I was raised in the construction industry and surrounded by men whose handshake was their bond. As a young buck, I looked up to these men. These men were raised through the Depression era and survived wars in Europe and Korea. They were tough, hard-working and they don’t take bull from no one.

They were tough, hard-working and didn’t take bull from no one.

The toughest of these men went into construction; the toughest of the tough went on to become foremen and supervisors, even contractors. These men wouldn’t back down, quit or admit wrong-doing. They believed the only way to win was to be the alpha dog. This is how the construction industry was built and those in the power positions were raised that way, so it should not be surprising that this is the attitude that still permeates construction to this day.


Many building inspectors and owner’s reps came from the field and have the alpha dog attitude. When two alpha dogs disagree, there will be fireworks. I have been in those fights, from each side and even as the neutral third-party playing referee. Having been on all sides at one time or another, I learned a few things about dealing with alpha dogs.

The inspector, consultant or owner’s representative is-and this will be hard to believe-not out to get you. They believe in what they say and what they “think” they know, and then are forced to back it up or back down.

My advice is do not confront or challenge their authority-you will likely lose. Ask for guidance, since you are confused, and ask if they are willing to review some data you recently read about. The “this-is-the-way-I-have-done-it-for-years” retort is not going to work and will have the exact opposite effect you desire. In addition, do not take a piece of literature that proves you’re right and shove it in his or her face to prove they’re an idiot. I did this in college to my professor. I proved I was right and he was wrong, in front of the whole class. That was the only architecture class I ever failed, and I wonder why.


I know you have the power and can wield it when you want. But you have a responsibility to ensure the building gets built properly, safely and without costs escalating out of hand. I find the statement of “build it like the picture” just as offensive as the field guy who says “I have done it that way for years.”

I have been a field guy and built projects. I have been the architect and created details for the field to follow. I understand that “build it like the picture” is not always possible and certainly not always required. Consider the intent, function and purpose of the detail. A good example would be “nailing-off gypsum panels.” The picture shows the fasteners no less than 3/8 inch from the edge of the panel. I have seen both contractors and inspectors be utterly ridiculous and then dig their heels in and refuse to be reasonable.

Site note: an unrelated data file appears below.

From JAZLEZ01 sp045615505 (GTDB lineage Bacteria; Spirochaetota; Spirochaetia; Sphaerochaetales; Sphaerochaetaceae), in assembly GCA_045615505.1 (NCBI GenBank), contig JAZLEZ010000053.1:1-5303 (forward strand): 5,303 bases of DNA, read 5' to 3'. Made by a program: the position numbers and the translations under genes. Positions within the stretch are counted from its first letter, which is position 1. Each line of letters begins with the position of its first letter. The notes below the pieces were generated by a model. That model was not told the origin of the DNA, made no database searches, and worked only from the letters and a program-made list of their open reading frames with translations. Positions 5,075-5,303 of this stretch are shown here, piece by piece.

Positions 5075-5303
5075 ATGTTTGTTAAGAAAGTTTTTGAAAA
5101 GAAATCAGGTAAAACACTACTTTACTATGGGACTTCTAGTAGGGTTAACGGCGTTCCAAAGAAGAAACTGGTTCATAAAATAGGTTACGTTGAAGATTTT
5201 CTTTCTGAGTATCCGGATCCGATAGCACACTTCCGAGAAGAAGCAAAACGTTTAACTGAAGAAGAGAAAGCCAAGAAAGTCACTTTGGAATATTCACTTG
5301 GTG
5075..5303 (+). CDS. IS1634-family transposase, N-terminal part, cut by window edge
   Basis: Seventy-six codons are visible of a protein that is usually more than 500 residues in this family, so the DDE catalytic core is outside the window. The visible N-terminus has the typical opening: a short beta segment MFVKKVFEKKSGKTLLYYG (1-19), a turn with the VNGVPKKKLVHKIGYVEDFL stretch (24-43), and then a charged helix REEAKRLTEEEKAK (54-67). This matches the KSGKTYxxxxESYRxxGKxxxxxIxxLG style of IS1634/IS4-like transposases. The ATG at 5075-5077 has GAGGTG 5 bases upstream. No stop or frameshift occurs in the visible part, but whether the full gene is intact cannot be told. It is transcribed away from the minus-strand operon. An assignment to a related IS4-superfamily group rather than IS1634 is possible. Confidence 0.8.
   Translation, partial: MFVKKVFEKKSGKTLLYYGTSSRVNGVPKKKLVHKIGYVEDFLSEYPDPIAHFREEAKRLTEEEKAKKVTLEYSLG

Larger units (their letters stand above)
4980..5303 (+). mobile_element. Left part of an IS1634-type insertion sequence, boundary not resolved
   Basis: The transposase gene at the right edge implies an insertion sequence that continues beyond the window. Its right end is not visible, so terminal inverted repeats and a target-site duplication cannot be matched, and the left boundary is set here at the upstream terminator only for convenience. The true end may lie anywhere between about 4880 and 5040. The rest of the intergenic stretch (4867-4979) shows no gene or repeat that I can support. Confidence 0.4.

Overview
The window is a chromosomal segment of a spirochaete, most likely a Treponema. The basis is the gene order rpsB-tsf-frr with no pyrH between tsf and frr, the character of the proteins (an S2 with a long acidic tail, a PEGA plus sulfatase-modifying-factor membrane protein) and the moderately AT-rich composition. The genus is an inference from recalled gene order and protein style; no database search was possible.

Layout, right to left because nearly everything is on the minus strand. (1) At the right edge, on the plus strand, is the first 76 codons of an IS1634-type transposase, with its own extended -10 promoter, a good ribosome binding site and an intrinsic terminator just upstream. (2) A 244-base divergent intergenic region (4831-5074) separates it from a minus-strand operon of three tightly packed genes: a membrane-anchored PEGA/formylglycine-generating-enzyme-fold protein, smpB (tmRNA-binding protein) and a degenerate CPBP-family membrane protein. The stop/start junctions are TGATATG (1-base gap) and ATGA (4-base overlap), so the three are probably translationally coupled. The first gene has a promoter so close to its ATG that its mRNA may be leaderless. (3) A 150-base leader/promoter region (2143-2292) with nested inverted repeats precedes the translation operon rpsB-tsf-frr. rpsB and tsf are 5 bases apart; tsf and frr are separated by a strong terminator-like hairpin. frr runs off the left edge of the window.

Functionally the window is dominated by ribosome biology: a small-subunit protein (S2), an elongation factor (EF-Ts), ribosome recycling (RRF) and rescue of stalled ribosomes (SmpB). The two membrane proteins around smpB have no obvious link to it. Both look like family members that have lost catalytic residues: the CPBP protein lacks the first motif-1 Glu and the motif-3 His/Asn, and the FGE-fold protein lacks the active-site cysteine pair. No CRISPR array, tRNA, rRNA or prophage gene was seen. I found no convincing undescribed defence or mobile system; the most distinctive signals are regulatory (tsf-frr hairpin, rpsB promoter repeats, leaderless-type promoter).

Example one: The predominant number of screws are so close to the edge with face paper torn, the gypsum core is crushed and the contractor blatantly cannot see or be willing to admit he made a mistake.

Example two: The inspector is on-site with a measuring tape and rejecting screws that are 1/8 inch away from perfect and looking for any slight sign of the start of a paper tear with a magnifying glass. Maybe he or she finds two screws out of perfection, thus the system is rejected.

Both sides are wrong and when these alpha dogs meet, the showdown can start. We don’t need a tape measure to inspect properly attached gypsum panels or to measure the edge spacing. We should be looking for a well-attached panel. A “few” random screws that broke the paper-face or spacing that is not perfect does not violate the intent of a properly installed system. It may violate a “perfectly” installed system but perfection is not reasonable and the code does not demand perfection. I have signed my name to reports accepting panels that do not meet the “build it like the picture” statement. I have also made contractors tear it off when it failed to meet the “intent” of the design. I did not care if he or she had always done it that way. What I believe we should ask ourselves is, “Will the assembly function as intended by the code?”

Let’s all of us, contractor and inspector, try to leave the alpha dog mentally at the door. W&C